Pico Iyer deconstructs the amorphous “Where are you from?” into places of birth, where you pay taxes, where you have your citizenship and other increasingly arbitrary guidelines that we humans use to try to understand each other better.
Myself? I was born in South Africa and have lived in the United States, Israel, Panama, France and now Argentina. I’ve had two citizenships, soon to be applying for a third. I can tell you where I am and have some idea of where I’m going, but for the life of me, I don’t know how to explain where I’m from.
In pregnancy, my body craves things that have been imprinted on me by the past. I know home when I take a bite of chocolate mint chip ice cream. It pulls me back not to a specific memory but to that which made me a child. I feel it in my body. There is comfort and peace. I am my most me.
Home cannot be a place because places don’t stand still. They change. They grow. They fall apart. Places have fights, unhappy days and doubt.
Home floats. It lives in the ether and is accessible anywhere. Home has no future. You forget to keep an eye on the kids or your bags, because you know they’re safe wherever they are. Home is warmth by the fire or the moment a cool washcloth soothes a feverish neck. It’s when the longing to travel or exceed or succeed or to be anywhere else or do anything different ceases to exist.
From Main Street in Buffalo where I photographed an anti-Planned Parenthood protest at 7 am on a freezing Saturday morning to a little cafe in Amsterdam where I sat drawing and taking notes on a novel. Home serves sticky buns at a bakery on the island of Bocas and peers down from the steps of Columbia University onto Amsterdam Avenue where I rented my first ever apartment that I paid for with my first ever job.
Home is finding the right mix of cream and sugar in my coffee. Or walks through Riverside Park with the cherry trees blooming. Or those first nights with Lila sleeping on my chest as I lay on the couch in our living room in Brooklyn.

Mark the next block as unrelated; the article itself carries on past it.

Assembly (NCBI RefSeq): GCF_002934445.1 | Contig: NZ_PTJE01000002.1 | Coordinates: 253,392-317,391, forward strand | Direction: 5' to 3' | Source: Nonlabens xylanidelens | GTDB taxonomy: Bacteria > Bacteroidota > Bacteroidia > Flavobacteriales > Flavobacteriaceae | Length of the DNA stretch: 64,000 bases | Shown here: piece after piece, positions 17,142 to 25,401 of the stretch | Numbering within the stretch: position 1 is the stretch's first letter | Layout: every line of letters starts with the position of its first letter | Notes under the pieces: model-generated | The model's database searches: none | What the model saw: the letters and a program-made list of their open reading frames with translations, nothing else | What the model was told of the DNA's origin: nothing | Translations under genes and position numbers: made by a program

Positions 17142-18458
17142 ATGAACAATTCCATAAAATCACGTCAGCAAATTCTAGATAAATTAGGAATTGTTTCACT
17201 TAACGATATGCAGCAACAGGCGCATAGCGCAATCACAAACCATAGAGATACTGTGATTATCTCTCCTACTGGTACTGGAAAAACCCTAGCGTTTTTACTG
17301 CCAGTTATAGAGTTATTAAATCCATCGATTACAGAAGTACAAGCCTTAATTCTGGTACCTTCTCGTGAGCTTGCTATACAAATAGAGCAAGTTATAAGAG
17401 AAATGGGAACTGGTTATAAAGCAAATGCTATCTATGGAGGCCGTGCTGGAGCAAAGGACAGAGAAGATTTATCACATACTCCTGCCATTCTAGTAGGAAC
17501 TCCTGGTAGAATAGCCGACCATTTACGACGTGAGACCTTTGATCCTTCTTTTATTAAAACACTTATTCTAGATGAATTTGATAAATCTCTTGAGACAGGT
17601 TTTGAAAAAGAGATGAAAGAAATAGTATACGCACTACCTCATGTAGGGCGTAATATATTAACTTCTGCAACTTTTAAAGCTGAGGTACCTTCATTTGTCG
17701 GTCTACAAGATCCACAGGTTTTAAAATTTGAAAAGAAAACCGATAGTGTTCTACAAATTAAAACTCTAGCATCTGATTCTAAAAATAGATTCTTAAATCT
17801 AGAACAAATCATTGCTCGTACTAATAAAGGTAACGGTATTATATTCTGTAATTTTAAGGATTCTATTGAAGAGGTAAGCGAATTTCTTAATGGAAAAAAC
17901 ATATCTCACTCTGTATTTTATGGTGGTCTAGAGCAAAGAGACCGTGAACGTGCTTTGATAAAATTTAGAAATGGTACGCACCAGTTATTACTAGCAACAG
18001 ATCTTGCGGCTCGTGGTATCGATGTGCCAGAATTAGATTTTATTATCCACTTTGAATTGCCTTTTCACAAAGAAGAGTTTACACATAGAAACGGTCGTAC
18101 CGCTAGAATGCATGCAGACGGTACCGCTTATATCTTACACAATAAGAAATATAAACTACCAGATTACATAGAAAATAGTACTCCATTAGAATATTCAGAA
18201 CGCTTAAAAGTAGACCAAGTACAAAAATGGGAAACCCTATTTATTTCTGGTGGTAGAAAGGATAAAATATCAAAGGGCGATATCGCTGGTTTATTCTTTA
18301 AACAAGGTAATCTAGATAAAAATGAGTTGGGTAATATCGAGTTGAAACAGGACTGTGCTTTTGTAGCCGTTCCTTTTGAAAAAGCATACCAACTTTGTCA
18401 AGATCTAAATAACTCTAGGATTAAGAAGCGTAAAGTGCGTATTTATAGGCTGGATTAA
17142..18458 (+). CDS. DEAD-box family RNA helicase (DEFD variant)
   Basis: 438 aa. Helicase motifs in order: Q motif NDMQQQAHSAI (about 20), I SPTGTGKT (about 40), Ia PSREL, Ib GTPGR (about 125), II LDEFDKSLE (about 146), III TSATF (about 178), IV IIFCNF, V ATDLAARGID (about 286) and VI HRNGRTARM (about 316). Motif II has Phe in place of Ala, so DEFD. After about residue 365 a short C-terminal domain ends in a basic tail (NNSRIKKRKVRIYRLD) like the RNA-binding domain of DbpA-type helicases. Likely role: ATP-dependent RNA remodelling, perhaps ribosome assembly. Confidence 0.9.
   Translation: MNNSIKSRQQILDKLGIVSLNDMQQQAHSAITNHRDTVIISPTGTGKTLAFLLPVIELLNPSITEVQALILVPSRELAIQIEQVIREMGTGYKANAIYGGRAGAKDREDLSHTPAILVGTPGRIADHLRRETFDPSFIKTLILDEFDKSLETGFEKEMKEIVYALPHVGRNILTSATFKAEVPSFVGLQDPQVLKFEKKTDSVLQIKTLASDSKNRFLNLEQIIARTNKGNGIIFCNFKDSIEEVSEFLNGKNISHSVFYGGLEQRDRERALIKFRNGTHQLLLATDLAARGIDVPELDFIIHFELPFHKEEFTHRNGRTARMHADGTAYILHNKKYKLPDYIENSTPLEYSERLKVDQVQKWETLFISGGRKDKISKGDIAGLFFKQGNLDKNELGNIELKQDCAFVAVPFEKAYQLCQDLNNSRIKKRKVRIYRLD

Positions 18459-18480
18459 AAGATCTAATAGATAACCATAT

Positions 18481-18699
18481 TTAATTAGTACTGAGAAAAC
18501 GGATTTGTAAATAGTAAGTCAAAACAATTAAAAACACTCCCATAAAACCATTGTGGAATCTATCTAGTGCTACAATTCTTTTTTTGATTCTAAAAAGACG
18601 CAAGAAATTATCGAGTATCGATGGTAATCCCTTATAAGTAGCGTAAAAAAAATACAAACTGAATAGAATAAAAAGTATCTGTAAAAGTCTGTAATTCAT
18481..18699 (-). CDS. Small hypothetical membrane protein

You’ll find regret or elation or something else you couldn’t possibly explain until the moment you see it. Travel doesn’t know what will happen in that big blank of space lying in front of you. It calls for infinite faith and trust. You must let go of what you think should be.
I could not for a moment have predicted the path that would take me from South Africa to New York City to the other end of the planet where now I wake early to watch the sun rise vermilion over the hills of San Lorenzo.
Travel shivers of the new, climbing down from a sweaty bus in a border town after a shaky night of uncomfortable sleep. Travel doesn’t know how many hours you’ll stand in line and suggests you breakfast on those empanadas frying in a little cart beside the station. Who knows how long before you’ll eat again?
Now, here I am going on six months pregnant, having a baby in a foreign country in a language that isn’t my first.
The moment I got pregnant I stopped being able to rely on knowing myself. What I eat, when I sleep, what makes me sad, they’re all different now. I know only that having this baby will change me, just as everything changed the moment Lila arrived in our lives. New baby. New life. New rules.
It overwhelms me, and thus I search for home in the crevices of my day to day.
Life, that relentless series of events that represent either travel or home, offers apex and nadir, abysmal and wonderful. Most moments, though, are ordinary. They won’t fill novels or become the stories you tell with animated hand gestures.
Yet, it is those small spaces, the little pieces that fill our lives every day with ordinary joy that we find home. If we don’t take note, we lose hold of everything.